At the end of my last entry I outlined my discovery that there was an app building company called Bubble, which would likely lead to brand confusion. As a result I decided to go back to some of the ideas on my earlier sketchbook page and consider other possibilities that would tackle some of the same goals. The following company traits need to be suggested by the name:
- Organisation, finesse, attention to detail
- Protection and/or care
- A connection to housing and or containment
Initially I came up with “Corral”, especially as I thought that this would appeal to the Smart Home market in the United States which seems to be more fully developed than that of Europe (I have sought data to prove this but a lot of the market research is behind pay walls, I did however find a nice snippet from Statista included below).
You will find more statistics at Statista
“Corral” suggests containment, gathering and shepherding something that is perhaps unruly. There could also be a potentially useful or possibly tacky mnemonic in that “IoT Corral” would remind users of “O.K. Corral” (O.K. Corral (building), n.d.) , another US connection. However, I decided this would likely err on the tacky-side. “Corral” is quite a specific idea so I tried out some new logo ideas and also had a think about rocking the minimalist boat by creating a more three-dimensional logo.
Shapes which could suggest a corral - essentially an abstracted animal pen.
Shapes with the shadow casting turned on. This allowed me to think about how these images would look if they were simplified into 2D shaded areas to provide the illusion of depth and perspective. I created these images in Sketchup (Trimble, 2017), a piece of software which I will undoubtedly use for some of the graphic prototyping in the app. I have a background in 3D modelling and the smart home visualisations will be more effective if they are modelled architecturally.
In this version I omitted the lines in order to see how pue shading would look.
I was thinking of something like this logo but with a top and bottom section and more shading placed over logo text or on the left of the logo image (Stankowski & Duschek, 1992 as in Hyland & Bateman, 2011, p. 266).
The “Corral” concept although an equilateral has some similarities to a circle or oval and could suggest protective and nurturing qualities as we learned from the initial lecture with Phil Jackson. It could also be seen to bear representational similarity to an eye depending upon the placement of the logo title text. “Corral” wasn’t quite working for me, it felt too fortified and possible too specific to the United States, it also started to remind me of a bank or credit card and there needs to be something more personal and homely about this product. Once again I changed tact.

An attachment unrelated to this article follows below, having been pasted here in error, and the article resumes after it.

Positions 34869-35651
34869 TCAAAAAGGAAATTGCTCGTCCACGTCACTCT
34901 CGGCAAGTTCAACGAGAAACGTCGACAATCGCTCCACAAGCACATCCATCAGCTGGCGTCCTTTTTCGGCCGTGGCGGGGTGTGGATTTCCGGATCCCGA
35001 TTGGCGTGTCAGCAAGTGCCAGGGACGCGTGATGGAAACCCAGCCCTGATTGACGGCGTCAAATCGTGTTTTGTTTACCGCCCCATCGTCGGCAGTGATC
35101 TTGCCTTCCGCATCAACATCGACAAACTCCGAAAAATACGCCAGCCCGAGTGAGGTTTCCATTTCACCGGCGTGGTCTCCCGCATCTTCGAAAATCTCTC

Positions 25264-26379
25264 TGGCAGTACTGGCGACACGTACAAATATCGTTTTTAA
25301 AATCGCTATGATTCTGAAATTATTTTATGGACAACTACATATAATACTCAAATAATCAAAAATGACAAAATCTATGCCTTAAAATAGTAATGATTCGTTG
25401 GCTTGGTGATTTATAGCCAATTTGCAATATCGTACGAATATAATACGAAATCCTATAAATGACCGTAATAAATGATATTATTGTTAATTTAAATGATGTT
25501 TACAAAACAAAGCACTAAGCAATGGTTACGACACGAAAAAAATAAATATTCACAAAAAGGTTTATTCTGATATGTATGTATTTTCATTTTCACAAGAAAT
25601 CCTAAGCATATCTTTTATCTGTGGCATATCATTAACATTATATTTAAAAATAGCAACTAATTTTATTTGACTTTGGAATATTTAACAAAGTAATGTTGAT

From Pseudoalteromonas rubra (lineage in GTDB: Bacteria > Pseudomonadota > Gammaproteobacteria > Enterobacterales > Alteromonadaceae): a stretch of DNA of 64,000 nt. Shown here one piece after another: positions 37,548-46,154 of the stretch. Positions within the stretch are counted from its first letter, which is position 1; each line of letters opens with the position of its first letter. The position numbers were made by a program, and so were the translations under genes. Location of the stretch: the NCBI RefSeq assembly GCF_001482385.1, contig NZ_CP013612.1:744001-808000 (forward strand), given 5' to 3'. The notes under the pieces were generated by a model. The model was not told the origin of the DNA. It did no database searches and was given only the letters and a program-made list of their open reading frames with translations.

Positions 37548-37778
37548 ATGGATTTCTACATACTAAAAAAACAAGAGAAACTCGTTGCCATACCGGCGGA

The next idea that I pursued was to develop the word “Hone” as the company or app name. I immediately had a better gut feeling about this word especially when combined with my “IoT” trademark-style embellishment. On the surface level there is a nice mnemonic in that the word rhymes with “Home” and upon searching there aren’t any competing products with the same name. “Hone” is a verb which when used with no object is often confused with the concept of homing in on something as opposed to sharpening, perfecting or focusing which is the correct meaning; another “home” association, even though it is incorrect it is actually of benefit (Hone in vs. hone in, 2015). The only consideration with the word itself is that if viewed from a distance in a font without a high ascender on the “h” it could be read as “none”; this may mean that a capital letter at the start of the word is preferable. With this in-mind I started with the typefaces I had explore of what I had first in the Adobe Creative Suite (Adobe, 2017) and then took a look at some Google fonts (Google, 2017a). Initially I started with quite chunky fonts and felt that I would like to include a powerbutton in the design to indicate control rather than making the home connection explicit by using a symbol. This also felt like it would allow space for the company and app to expand to the commercial sector if the connection was more subtle.
Power or on button icon inspiration. Source: www.psdgraphics.com linked from source